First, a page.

“So what is Sonnet 23?” Mister Stone asked.

Andi responded smoothly, not simply repeating but reciting, putting some emotion into the work:

As an unperfect actor on the stage 
Who with his fear is put besides his part,
Or some fierce thing replete with too much rage,
Whose strength’s abundance weakens his own heart. 
So I, for fear of trust, forget to say 
The perfect ceremony of love’s rite, 
And in mine own love’s strength seem to decay,
O’ercharged with burden of mine own love’s might. 
O, let my books be then the eloquence 
And dumb presagers of my speaking breast, 
Who plead for love and look for recompense 
More than that tongue that more hath more express’d.
   O, learn to read what silent love hath writ: 
   To hear with eyes belongs to love’s fine wit.

Mister Stone listened. “You’re good at that,” he said, softly.

“I… it’s just kind of a sad poem, you know?” Andi said. “Being scared to admit your love, especially when, you know. It’s clearly… I mean, clearly the speaker’s gay. I can’t imagine that went well in Elizabethan times.”

Mister Stone arched his eyebrow. “You got that? You didn’t get that from the liner notes or an essay?”

“There weren’t any notes — it’s just a reprint of the poems. And yeah — the whole thing — first he talks to a man he clearly fancies, and he’s really — he’s clearly gay, but he doesn’t want to be. ‘A man in hue, all ‘hues’ in his controlling, much steals men’s eyes and women’s souls amazeth. And for a woman wert thou first created–”

“Sonnet 24, right.”

“Sonnet 20.”

Mister Stone chucked again. “I’m gonna have to get used to you correcting me.”

“Anyway — there’s all this lament, and then this women gets involved with both of them, and it all goes pear shaped and it wasn’t that great for the speaker to begin with. Why are these such a thing, anyway? I mean, it’s depressing.”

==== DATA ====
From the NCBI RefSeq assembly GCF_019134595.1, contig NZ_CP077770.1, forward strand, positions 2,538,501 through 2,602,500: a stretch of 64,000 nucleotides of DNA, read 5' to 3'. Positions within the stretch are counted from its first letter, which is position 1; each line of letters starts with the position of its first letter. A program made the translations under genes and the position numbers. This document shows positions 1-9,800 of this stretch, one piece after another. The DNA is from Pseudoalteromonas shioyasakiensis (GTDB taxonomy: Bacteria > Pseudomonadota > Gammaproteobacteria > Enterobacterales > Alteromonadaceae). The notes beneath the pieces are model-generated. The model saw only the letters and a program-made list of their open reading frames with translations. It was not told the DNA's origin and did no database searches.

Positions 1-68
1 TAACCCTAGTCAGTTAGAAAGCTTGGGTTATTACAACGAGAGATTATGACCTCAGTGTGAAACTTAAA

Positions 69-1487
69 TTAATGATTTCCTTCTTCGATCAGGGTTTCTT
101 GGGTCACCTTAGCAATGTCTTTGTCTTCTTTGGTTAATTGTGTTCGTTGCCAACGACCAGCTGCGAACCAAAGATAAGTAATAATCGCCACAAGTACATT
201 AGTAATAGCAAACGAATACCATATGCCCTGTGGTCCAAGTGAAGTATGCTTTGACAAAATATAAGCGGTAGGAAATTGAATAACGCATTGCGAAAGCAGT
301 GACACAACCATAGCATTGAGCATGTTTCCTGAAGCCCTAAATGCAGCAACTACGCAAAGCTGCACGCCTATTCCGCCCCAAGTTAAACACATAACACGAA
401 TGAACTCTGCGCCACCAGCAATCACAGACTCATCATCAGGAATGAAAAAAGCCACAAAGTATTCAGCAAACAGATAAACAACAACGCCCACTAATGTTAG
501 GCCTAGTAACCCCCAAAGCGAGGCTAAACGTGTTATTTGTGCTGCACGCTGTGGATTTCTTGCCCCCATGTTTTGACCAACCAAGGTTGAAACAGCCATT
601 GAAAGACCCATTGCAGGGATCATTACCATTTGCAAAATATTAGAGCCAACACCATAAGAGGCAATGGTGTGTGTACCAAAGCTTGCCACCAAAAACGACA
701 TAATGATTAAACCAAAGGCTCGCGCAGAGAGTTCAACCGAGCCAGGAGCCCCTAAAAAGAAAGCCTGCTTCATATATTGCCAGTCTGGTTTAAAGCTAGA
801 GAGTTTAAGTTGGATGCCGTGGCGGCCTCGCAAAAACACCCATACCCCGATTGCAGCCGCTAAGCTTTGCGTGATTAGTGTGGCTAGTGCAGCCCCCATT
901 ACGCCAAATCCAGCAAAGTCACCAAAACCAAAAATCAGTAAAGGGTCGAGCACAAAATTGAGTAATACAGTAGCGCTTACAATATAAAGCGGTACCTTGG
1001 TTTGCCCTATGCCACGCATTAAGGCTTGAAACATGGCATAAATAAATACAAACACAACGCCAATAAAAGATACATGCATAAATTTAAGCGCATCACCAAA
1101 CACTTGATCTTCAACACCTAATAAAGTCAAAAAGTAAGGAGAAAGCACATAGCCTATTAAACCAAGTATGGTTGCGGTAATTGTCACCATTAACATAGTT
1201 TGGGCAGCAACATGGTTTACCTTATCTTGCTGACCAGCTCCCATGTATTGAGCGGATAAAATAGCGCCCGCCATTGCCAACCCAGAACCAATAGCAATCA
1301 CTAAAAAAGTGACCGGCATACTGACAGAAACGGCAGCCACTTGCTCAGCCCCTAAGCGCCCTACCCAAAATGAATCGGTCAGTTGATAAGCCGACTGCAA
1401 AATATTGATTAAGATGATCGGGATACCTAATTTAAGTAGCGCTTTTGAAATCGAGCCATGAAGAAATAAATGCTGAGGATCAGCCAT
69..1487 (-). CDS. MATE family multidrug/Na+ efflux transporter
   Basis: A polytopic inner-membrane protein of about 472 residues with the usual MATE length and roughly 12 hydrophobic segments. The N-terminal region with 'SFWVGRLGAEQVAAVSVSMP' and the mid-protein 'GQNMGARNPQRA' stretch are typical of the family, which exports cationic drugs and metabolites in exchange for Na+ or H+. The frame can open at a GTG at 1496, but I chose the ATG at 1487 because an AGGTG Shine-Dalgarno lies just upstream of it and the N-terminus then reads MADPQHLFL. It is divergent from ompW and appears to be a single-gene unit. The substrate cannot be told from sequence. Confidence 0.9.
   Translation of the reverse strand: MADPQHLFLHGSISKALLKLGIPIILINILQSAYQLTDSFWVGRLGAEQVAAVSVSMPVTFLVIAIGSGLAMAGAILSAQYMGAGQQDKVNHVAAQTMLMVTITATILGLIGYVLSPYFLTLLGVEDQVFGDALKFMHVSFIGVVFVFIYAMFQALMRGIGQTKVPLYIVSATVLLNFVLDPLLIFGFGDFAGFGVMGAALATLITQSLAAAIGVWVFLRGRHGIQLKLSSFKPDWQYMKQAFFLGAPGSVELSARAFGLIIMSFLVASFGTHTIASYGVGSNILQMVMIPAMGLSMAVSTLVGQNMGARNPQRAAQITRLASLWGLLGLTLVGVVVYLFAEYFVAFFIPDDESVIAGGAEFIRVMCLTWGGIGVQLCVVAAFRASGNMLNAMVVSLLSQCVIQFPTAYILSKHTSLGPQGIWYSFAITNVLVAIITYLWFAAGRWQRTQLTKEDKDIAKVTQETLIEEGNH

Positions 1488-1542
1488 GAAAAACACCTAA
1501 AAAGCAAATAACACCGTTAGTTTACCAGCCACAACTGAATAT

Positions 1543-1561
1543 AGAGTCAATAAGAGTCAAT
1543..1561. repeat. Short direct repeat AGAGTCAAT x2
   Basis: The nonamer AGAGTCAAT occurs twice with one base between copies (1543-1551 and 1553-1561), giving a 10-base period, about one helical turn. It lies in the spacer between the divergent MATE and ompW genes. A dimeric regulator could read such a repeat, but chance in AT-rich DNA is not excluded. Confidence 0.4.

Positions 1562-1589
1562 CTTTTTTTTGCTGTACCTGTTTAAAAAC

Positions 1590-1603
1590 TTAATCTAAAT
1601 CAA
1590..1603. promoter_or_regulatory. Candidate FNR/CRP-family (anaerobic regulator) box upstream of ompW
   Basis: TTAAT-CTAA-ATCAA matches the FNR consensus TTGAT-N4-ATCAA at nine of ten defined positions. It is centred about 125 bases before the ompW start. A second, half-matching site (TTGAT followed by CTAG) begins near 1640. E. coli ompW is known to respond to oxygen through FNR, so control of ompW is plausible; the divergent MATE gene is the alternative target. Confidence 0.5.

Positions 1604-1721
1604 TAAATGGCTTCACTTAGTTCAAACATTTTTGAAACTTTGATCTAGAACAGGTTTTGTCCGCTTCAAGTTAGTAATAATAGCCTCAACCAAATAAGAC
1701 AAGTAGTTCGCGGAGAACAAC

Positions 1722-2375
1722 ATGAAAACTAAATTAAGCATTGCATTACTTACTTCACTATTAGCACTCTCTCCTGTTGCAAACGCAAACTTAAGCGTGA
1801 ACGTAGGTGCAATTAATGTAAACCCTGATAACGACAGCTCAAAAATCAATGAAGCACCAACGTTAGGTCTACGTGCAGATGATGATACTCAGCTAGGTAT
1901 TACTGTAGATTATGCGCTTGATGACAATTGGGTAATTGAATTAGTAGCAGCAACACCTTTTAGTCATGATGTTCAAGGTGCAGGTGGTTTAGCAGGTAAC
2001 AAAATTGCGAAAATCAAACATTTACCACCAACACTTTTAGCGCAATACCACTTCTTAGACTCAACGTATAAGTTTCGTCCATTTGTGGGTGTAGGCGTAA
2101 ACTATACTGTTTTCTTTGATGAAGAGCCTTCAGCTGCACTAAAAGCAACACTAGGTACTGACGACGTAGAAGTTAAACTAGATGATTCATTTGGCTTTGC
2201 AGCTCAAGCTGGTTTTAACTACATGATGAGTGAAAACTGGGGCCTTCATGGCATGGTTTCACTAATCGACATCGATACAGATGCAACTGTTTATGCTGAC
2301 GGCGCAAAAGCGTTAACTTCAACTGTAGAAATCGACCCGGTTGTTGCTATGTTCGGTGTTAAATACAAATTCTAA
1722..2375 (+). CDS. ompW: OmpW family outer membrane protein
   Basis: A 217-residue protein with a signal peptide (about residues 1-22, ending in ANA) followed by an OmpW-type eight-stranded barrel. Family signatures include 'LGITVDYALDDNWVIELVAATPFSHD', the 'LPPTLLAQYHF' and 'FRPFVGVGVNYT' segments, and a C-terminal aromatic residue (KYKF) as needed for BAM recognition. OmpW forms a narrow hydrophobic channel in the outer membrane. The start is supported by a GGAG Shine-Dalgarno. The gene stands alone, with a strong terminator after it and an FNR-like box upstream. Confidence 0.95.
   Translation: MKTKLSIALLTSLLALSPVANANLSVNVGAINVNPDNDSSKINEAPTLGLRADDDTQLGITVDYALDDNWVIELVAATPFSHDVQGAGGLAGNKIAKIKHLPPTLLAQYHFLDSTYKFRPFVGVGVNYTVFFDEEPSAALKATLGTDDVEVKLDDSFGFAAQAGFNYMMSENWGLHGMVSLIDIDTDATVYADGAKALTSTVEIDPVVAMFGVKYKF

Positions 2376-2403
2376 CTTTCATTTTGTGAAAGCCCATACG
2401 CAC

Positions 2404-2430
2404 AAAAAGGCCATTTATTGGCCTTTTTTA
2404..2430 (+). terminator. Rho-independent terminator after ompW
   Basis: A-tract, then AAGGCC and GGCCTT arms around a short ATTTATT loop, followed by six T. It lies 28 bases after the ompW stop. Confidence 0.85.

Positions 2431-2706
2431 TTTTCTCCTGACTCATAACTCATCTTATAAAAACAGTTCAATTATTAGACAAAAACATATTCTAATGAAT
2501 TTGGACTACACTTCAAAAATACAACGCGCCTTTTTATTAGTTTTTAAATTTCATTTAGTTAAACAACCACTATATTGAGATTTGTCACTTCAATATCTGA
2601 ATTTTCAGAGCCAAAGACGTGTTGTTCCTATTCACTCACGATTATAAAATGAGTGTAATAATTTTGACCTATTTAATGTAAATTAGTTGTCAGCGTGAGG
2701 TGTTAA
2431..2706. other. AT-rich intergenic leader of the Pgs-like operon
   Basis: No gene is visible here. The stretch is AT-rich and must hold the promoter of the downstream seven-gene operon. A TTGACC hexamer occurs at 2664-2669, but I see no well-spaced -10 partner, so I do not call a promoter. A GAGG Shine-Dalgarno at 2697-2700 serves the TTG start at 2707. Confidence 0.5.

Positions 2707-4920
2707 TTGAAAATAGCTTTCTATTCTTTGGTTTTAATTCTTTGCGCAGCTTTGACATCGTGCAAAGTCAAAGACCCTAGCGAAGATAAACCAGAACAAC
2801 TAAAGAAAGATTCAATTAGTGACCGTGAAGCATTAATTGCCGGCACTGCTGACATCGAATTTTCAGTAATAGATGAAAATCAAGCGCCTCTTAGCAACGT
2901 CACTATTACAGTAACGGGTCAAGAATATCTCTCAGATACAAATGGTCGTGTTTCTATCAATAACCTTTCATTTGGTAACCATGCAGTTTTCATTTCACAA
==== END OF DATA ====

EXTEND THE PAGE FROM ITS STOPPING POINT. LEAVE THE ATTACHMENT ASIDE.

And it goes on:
“They’re ‘such a thing’ because they redefined what poetry could be. The same way plays like Hamlet redefined the sense of what a tragic drama could be, and set the stage for our modern understanding–”

“Oh. So it’s more what they are in, like, the evolution of the poem?”

“Well, and some of the sonnets are pretty bloody good.”

“Sure sure. But… taken out of context a lot, aren’t they?”

“Welcome to the study of literature.” He looked at Andi. “You just read and decoded a sonnet sequence scholars have been debating literally for generations. You developed an interpretation of the individual poems and of the sequence as a whole. And it took you less than five minutes.”

“Well… yeah. I guess I did.” Andi suddenly felt very tired. “Are we done here? I’d… sort of like a chance to get used to all this. And change out of my Lacrosse uniform.”

“Oh — of course. We can talk more about this tomorrow.” He paused. “I’m going to have to call your parents, you realize.”

Andi shrugged. “If you can get them interested, more power to you.”

“You don’t think this will get their attention?”

“You’ve called them for parent conferences. You ever get the feeling anything I did would get their attention?”

Mister Stone sighed. “I’m sorry, Andi.”

Andi shrugged. “I’ve gotten used to it.”

“Yeah. We’ll talk again tomorrow?”

“Sure sure.”

As Andi was walking out, Mister Stone called after her. “Miss Gannett?”

“Gannett-Moore.” She looked back over her shoulder. “What is it?”

“I know this is all new, but assuming it lasts, you’ll get used to it pretty quickly. It’ll just be part of who you are. Something very special.”

“I’ve no interest in being ‘very special,’ Mister Stone.”

“Maybe not, but here we are.” He looked serious. “Just remember. Being able to figure out the right answers to the things that come up? That’s an amazing gift, and an amazing tool. But intelligence isn’t wisdom. Whether or not you have the right answers, you’ll also need to make the right decisions. That won’t just show up in one day.”

Andi looked at him for a long moment, then nodded. “Understood. Thank you, sir.”

He shook his head grinning. “How many times have I told you not to call me ‘sir?'”

“Nineteen.”

Mister Stone looked at her. “Right. Have a good night, Miss Gannett-Moore.”

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  • Packbat

    I vaguely suspected that she would notice a relationship between two staff members at some point, although for some reason my mind thought that the principal would be one of them.

    Mr. Stone is awesome. Just for the record.

    • cDave

      To me Mister Stone seems remarkably nonplussed unfazed by this whole thing.

      But we’d expect new!Andi to have spotted if he was trying to hide something (like prior knowledge of this sort of phenomena).